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Meet the members... Baritone, Paul Suter


When did you join The Holst Singers and why did you choose to join?


I moved to London to complete my law studies and wanted to join a choir. I have loved singing ever since school but really honed it when I was at university. I had had the privilege of being conducted by Stephen Layton a couple of times when I was an undergraduate, so I sought out his London-based choir. I remember my audition being quite nerve-wracking – identifying the middle note of a 7-note cluster was not, and is still not, my strong suit! Despite this, I managed to get in and my first concert was in December 2008.


What is your day job?


For my sins, I am an insurance lawyer! All kidding aside, I really enjoy my job and it keeps my faculties sharp.


What is the best thing about being in The Holst Singers?


I cannot really identify a ‘best thing’. I joined the choir because Stephen Layton is one of the most demanding and rewarding conductors in the business, and the standard of singing is sublime. I stayed, though, because of the friends I have made here. I have always thought that there is no point staying anywhere (job, hobby, whatever) if you do not like the people you associate with. Well, that has never been any trouble in The Holst Singers!


Tell us about your favourite choral piece to perform?


My favourite choral piece is Durufle’s Requiem. I first encountered it at university and have been wedded to it ever since. There are so many strange corners in that piece, and moments of transcendent beauty that make one think: “how did he come up with this?!”.


Any pieces you’ve never sung but would love to?


Honestly, there are too many to list! Two in particular that spring to mind are Poulenc’s ‘Figure Humaine’ and Gesualdo’s ‘Tenebrae Responsories’. I have listened to recordings of these pieces any number of times and relish the challenge one day of performing them. Perhaps our Programme Manager will read this and do me a favour…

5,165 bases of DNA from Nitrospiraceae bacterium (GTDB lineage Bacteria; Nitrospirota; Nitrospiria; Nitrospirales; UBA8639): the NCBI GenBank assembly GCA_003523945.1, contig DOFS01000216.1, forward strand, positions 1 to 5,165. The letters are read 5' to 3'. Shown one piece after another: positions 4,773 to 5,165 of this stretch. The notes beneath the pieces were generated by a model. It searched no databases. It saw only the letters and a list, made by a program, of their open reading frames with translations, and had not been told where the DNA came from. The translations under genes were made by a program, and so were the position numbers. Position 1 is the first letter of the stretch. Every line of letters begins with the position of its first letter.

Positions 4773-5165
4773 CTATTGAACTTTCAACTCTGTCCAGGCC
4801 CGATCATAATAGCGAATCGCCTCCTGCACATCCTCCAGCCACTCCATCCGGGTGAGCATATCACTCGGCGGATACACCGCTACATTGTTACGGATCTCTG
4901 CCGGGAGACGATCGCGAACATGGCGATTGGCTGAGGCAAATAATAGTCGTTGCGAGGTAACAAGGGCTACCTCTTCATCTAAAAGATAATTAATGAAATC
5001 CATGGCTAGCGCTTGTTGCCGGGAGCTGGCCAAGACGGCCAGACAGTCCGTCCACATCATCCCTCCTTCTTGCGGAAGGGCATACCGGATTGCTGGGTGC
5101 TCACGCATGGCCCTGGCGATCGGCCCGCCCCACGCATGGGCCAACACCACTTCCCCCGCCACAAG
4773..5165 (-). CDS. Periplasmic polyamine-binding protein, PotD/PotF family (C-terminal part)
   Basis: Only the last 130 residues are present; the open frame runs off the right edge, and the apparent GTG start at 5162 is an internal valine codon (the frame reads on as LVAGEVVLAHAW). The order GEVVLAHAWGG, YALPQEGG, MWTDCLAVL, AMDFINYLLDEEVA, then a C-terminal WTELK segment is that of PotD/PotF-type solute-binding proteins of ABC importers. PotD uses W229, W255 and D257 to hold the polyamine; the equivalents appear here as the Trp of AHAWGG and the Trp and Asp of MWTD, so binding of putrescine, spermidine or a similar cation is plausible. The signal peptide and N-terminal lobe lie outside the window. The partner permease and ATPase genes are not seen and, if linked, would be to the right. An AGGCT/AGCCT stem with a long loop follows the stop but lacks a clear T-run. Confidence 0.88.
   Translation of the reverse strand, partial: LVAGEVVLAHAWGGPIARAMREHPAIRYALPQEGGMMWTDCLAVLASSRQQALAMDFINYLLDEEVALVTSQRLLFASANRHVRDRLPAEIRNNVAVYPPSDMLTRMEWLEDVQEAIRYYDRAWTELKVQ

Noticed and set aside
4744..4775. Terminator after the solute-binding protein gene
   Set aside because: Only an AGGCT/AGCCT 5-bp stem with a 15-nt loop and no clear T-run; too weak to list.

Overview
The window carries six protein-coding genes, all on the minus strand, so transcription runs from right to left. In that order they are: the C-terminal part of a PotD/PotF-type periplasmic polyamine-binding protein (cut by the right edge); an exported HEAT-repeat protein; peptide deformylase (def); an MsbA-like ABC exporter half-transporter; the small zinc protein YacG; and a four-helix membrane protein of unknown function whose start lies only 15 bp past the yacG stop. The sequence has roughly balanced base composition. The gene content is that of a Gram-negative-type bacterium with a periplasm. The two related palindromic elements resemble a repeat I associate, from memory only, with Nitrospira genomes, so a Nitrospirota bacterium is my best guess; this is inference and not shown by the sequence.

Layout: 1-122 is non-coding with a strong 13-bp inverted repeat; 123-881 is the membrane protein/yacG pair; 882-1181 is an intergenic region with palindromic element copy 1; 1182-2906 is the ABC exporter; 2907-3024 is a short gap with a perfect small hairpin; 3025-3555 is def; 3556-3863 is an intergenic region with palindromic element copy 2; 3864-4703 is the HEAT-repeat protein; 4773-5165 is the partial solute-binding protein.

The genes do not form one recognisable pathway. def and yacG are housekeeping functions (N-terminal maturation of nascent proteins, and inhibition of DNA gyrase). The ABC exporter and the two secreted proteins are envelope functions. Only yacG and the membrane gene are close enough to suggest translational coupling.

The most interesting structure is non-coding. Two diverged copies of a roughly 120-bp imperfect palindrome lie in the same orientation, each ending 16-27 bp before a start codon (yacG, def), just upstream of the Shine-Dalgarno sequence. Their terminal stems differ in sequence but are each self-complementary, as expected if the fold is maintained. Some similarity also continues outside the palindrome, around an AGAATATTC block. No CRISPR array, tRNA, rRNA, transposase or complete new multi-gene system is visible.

Tell us about your most memorable performance with Holst.


Again, many performances stick in the memory. A programme including Frank Martin’s Mass for Double Choir was a spellbinding concert at Temple Church, and another programme of Russian music at the Greek Orthodox Church in Bayswater was surprisingly emotional… but I think a concert we performed in Estonia, broadcast on the radio, was the one I enjoyed the most. The repertoire was a mixture of English and Estonian choral favourites. Two of the Estonian composers, Arvo Pärt and Veljo Tormis, were in attendance and decamped with us to the bar afterwards!


What is your favourite piece of Christmas music?


Without a doubt, Peter Warlock’s ‘Bethlehem Down’. On its surface it presents itself like a regular, 4-verse hymn. But there is such a depth of feeling, achingly beautiful harmonies and devastating lyrics, that it is elevated to something that is, to my mind, incredibly profound.







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